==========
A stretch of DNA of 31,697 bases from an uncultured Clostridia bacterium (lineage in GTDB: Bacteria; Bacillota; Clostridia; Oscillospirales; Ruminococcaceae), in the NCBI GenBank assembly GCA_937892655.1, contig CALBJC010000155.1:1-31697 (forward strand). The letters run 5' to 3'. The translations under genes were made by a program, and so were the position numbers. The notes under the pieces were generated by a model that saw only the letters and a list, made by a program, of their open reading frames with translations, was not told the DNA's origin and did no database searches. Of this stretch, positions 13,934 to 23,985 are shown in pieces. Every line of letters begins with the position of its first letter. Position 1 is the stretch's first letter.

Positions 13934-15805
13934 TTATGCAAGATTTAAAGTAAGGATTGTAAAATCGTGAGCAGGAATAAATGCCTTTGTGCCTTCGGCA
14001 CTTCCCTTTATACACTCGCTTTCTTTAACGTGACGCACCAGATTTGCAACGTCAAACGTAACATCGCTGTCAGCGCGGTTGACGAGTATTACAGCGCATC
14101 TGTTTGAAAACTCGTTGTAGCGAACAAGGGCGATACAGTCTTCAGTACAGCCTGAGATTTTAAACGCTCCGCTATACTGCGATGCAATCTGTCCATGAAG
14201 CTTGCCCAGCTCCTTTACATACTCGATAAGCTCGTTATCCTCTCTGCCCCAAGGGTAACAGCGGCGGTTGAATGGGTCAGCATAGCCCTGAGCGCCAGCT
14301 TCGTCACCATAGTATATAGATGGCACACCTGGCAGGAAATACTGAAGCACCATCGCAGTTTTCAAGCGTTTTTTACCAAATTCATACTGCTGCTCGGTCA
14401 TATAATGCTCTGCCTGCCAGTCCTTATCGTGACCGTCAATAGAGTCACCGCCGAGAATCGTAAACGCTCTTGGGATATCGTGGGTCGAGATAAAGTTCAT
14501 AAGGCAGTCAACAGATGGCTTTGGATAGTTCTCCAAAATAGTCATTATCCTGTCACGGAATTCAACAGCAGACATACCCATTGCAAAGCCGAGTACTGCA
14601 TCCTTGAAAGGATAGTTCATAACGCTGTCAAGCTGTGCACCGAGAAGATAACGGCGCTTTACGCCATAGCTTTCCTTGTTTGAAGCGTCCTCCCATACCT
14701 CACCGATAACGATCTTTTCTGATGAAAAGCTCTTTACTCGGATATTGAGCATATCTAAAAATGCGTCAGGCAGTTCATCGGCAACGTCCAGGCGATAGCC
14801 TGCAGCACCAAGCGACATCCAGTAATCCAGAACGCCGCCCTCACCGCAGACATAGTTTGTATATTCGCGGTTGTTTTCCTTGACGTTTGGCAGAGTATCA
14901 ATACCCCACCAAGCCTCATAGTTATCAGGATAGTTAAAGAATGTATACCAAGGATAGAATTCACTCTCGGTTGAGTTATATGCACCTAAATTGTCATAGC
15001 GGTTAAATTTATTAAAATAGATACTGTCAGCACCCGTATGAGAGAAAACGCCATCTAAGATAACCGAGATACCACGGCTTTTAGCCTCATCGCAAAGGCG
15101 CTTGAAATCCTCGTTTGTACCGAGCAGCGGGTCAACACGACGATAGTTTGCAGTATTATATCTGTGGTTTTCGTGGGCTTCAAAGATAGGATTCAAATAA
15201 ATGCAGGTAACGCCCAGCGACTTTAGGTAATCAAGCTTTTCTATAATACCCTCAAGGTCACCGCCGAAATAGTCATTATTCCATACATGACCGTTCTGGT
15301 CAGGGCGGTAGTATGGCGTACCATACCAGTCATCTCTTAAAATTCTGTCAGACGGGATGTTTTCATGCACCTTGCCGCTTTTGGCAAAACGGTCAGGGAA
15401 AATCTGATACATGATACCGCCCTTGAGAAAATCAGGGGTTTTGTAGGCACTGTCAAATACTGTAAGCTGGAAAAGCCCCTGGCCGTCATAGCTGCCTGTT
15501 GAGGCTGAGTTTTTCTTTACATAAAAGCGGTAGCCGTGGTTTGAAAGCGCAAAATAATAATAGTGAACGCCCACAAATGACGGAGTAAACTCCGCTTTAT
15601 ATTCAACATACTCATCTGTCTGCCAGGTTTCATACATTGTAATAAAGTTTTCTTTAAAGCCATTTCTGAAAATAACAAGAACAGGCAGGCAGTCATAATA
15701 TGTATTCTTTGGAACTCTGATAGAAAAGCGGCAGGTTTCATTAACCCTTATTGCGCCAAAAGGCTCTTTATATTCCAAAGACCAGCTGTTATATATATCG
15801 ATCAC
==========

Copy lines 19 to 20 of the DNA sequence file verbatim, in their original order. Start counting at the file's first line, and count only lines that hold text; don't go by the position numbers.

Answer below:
15501 GAGGCTGAGTTTTTCTTTACATAAAAGCGGTAGCCGTGGTTTGAAAGCGCAAAATAATAATAGTGAACGCCCACAAATGACGGAGTAAACTCCGCTTTAT
15601 ATTCAACATACTCATCTGTCTGCCAGGTTTCATACATTGTAATAAAGTTTTCTTTAAAGCCATTTCTGAAAATAACAAGAACAGGCAGGCAGTCATAATA